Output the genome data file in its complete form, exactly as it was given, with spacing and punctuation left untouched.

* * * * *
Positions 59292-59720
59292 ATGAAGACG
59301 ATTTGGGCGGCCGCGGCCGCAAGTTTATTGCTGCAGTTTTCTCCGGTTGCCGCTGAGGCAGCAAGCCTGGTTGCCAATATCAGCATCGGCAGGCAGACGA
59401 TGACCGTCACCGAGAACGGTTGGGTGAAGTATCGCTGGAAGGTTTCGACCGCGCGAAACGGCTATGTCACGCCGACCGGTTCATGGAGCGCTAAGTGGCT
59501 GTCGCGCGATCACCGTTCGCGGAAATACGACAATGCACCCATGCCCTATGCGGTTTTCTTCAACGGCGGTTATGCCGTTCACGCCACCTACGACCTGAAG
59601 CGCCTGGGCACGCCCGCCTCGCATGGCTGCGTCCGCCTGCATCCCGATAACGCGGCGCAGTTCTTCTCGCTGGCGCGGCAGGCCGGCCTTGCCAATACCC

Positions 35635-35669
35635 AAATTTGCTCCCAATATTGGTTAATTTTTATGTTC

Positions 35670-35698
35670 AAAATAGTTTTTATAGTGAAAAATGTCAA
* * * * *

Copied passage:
Positions 59292-59720
59292 ATGAAGACG
59301 ATTTGGGCGGCCGCGGCCGCAAGTTTATTGCTGCAGTTTTCTCCGGTTGCCGCTGAGGCAGCAAGCCTGGTTGCCAATATCAGCATCGGCAGGCAGACGA
59401 TGACCGTCACCGAGAACGGTTGGGTGAAGTATCGCTGGAAGGTTTCGACCGCGCGAAACGGCTATGTCACGCCGACCGGTTCATGGAGCGCTAAGTGGCT
59501 GTCGCGCGATCACCGTTCGCGGAAATACGACAATGCACCCATGCCCTATGCGGTTTTCTTCAACGGCGGTTATGCCGTTCACGCCACCTACGACCTGAAG
59601 CGCCTGGGCACGCCCGCCTCGCATGGCTGCGTCCGCCTGCATCCCGATAACGCGGCGCAGTTCTTCTCGCTGGCGCGGCAGGCCGGCCTTGCCAATACCC

Positions 35635-35669
35635 AAATTTGCTCCCAATATTGGTTAATTTTTATGTTC

Positions 35670-35698
35670 AAAATAGTTTTTATAGTGAAAAATGTCAA